Work Place Safety
Most developers face a number of ethical issues related to workplace safety in the construction industry. Different countries have specific Occupational health safety practices. In a number of developing countries, however, while these regulations are provided for, they are not sufficient in providing adequate safety management.
While the construction industry is a major employer in the country, work sites are increasingly becoming dangerous and hazardous for artisans, craft technicians, and engineers as OHS practices are treated as a compliance issue rather than a moral issue.
The International Labor Organization estimates that 10 percent of the GDP in developing countries may be lost due to occupational incidents and accidents. Still, the lack of sensitization on safety issues among professionals in the sector remains wanting. Local developers need to partner with investors in practice of the labor standards set forth by ILO and other regulatory bodies.
Research shows that project procurements and administration arrangements currently in use in developing countries have been inherited from developed countries which have a different history, collective experience, culture, and a breadth of construction expertise. The administration arrangements determine documentation procedures and practices in the industry while stressing on formality as well as following a set of channels of communication and practices.
Failure to consider and incorporate cultural traits in the procurement systems of various construction projects in Kenya is a major contributor to the generally poor performance on projects. For instance, the Hotel English Point in Mombasa had to change tune after the business model failed to be in a tandem with the project’s status. The low returns from luxury homes sales forced the business to restructure its operational model. Investors must therefore consult with advisors familiar with diverse business customs to ensure compatibility works for, and not against a particular investment.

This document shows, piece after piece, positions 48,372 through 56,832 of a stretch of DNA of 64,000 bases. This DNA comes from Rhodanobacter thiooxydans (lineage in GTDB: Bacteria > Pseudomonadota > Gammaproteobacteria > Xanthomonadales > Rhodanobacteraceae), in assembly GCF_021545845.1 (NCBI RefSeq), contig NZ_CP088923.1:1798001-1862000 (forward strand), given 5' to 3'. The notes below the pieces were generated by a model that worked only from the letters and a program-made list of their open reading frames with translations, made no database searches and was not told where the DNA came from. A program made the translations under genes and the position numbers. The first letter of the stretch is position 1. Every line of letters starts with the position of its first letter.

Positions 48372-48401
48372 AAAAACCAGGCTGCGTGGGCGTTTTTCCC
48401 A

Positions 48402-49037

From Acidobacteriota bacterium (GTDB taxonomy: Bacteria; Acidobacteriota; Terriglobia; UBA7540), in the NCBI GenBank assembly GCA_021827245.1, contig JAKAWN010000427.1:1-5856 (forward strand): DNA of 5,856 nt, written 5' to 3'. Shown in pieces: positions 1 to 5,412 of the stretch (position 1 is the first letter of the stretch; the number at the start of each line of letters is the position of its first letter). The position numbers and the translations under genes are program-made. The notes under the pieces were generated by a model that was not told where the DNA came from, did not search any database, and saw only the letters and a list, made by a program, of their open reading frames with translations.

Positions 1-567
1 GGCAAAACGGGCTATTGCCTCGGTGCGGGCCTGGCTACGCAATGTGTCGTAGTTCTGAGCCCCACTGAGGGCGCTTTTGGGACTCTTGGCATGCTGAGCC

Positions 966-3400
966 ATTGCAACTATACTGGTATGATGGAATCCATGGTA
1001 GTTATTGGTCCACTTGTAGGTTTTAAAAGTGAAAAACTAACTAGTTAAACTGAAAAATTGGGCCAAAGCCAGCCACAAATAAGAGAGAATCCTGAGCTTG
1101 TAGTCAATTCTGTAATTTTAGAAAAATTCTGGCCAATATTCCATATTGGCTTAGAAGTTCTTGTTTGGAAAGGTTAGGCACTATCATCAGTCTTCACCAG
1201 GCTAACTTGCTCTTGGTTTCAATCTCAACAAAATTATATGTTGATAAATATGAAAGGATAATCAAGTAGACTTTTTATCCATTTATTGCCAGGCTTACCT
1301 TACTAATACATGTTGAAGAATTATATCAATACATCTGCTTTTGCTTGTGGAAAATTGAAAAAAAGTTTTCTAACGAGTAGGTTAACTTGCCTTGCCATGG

Though industries face disruption forces, the unique dynamics of real estate make the challenges of disruption particularly steep. The planning, delivery, and management of real estate property require long-term vision projection. Its leaders and stakeholders will need to better anticipate the future state, by consciously adopting to new ideas matched with fitting business models and high levels of ethical practices for suitable growth.
This article is written by Buildafrique Consulting Group; a Kenya Real Estate Consultant and Development Solutions provider that offers End-to-End Financial, Development Management, and Investments Solutions in Real Estate, to allow Developer, Investors, and prospective Home Owners manage risks and realize value for their investments in a fast-evolving Real Estate market.